2017 Inception Award | House of the People


This project brings to life a dilapidated heritage building and celebrates its unique qualities. Built 115 years ago, the existing, huge, four storey building was a retail empire. It was favoured among many and often referred to as the ‘House of the People’ for the excellent customer service and extensive range of goods it provided. The building stands proudly between Brunswick and Duncan Street in Fortitude Valley, Brisbane. It was added to the Heritage Register in 2003 but for the most part has been unoccupied and left in ruins. The aim of this project is to: “Bring a heritage building back to its former glory by responding to and celebrating the story within the history of the building”.
Heritage buildings enhance the urban landscape – providing historic authenticity and contributing to place distinctiveness. They enrich city life and provide a point of difference between places – an attraction for tourists. Adapting them for re-use has environmental, economic, and social benefits. What a valuable resource heritage buildings can be when utilised effectively! However, there are numerous heritage buildings that have been destroyed or left to sit in ruins – their value overlooked.

The objective of this project is to offer a new way of thinking about re-using heritage buildings. Inspiration was drawn from the careful way the natural landscape is considered when designing architectural insertions into the land. Architect of the post-war period, Frank Lloyd Wright, developed a set of principles titled the Gaia Charter, which emphasise designing to bring harmony between nature and man. Likewise, 21st century Australian Architect, Glenn Murcutt, has a motto when designing for natural sites, which is to, “touch the earth lightly”. This means to cautiously make an architectural insertion, but always leave the natural surroundings looking more beautiful. This project draws a parallel between the natural landscape and the urban landscape and will approach the heritage buildings as special sites within the urban landscape by cautiously making an “insertion” that is respectfully in sync with its surroundings.
A Heritage Design Philosophy was developed that guided the design process. It was created by overlaying the Gaia Charter with the Burra Charter. The Burra Charter was helpful in providing a basic set of best practice standards for cultural heritage places in Australia. It championed preserving buildings authentically rather than either gutting the interior to only keep the heritage facade or replicating the historic setting. Ultimately the Heritage Design Philosophy is about creating harmony between the history of a heritage building and people. The philosophy developed says to let the design:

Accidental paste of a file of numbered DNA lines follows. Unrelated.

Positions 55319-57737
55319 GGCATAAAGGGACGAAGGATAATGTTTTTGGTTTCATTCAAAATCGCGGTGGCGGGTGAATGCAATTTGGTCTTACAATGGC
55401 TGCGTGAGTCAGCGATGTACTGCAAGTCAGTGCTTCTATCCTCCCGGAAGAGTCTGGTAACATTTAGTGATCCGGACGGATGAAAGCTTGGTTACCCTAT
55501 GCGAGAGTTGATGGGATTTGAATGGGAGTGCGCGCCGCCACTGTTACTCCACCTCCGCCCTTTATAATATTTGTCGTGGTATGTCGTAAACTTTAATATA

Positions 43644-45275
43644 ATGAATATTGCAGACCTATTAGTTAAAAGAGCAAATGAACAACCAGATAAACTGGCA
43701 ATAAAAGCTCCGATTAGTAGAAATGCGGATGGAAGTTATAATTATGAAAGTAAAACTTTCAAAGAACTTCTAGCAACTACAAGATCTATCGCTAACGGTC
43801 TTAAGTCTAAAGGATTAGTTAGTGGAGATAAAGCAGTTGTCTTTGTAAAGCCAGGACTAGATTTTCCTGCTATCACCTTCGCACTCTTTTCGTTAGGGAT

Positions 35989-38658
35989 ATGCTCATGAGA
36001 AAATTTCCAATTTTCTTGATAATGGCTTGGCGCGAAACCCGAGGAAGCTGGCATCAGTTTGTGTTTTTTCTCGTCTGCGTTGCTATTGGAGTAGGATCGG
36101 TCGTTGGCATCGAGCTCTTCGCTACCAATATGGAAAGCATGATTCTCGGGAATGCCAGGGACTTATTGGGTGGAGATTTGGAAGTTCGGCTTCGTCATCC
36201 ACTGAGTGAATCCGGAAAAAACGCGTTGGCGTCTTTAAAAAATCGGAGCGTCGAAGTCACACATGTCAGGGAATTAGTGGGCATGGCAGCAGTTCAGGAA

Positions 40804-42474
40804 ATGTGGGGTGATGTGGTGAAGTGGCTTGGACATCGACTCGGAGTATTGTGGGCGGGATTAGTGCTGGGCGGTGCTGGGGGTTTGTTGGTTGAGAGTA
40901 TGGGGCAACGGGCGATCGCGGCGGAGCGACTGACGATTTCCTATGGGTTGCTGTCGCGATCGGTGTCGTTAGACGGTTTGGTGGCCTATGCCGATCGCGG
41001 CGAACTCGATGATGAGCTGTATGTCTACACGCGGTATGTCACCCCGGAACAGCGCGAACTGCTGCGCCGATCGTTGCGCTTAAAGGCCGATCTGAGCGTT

Be inspired by the story of the building – be unique, individual, independent, and interesting.
Unfold, from the building, from the layers of history within.
Exist to meet the needs of today.
Be adapted as much as necessary to make it useable.
Change it as little as possible to retain cultural significance.
Satisfy social, physical, and spiritual needs.
Grow out of the site and be unique.
Celebrate the past, present and future.
Express the rhythm of change like the seasons and the power of life and the memories they hold.

Conceptualising the design followed a three step process. Firstly, research was undertaken on the heritage aspects of the site to uncover the ‘story’ within its history and what it meant to people. The physical building and site location were vigorously analysed to uncover opportunities and strengths. And finally, the purpose and use for the building were developed in response to the story and the physical opportunities within the site.
The building was designed specifically for Thomas Charles Beirne by Architect Robin Dods in 1903 in the style of classicism. Most notably, the buildings features a classical inspired facade, timber pressed metal ceiling, and a heritage clerestory roof. Drawing inspiration from the story of the building it will once again become the, “House of the People” by creating a venue that caters for many different age groups. Overall, the four-storey building will have a hospitality precinct on the ground floor, commercial workspace and a boutique hotel split across the upper levels that will feed into the restaurant businesses below. Lastly, a cinema is located in one section of the building but across all levels.
For the purpose of this conceptual project the ground floor was developed. The interior has been designed to respond to the original classical architecture by using symmetry, proportion and pure geometry both in plan and built form. A reinterpretation of a vaulted dome ceiling features throughout, creating a grand experience. Historical images were sourced of the existing facade and interior views back in its heyday as a retail empire and this further clarified the direction of the 3D language. The materials chosen complement the heritage brick and pressed white metal ceiling. The glamour of the brass and marble are countered with more humble materials such as natural timber and the white Barrisol ceiling.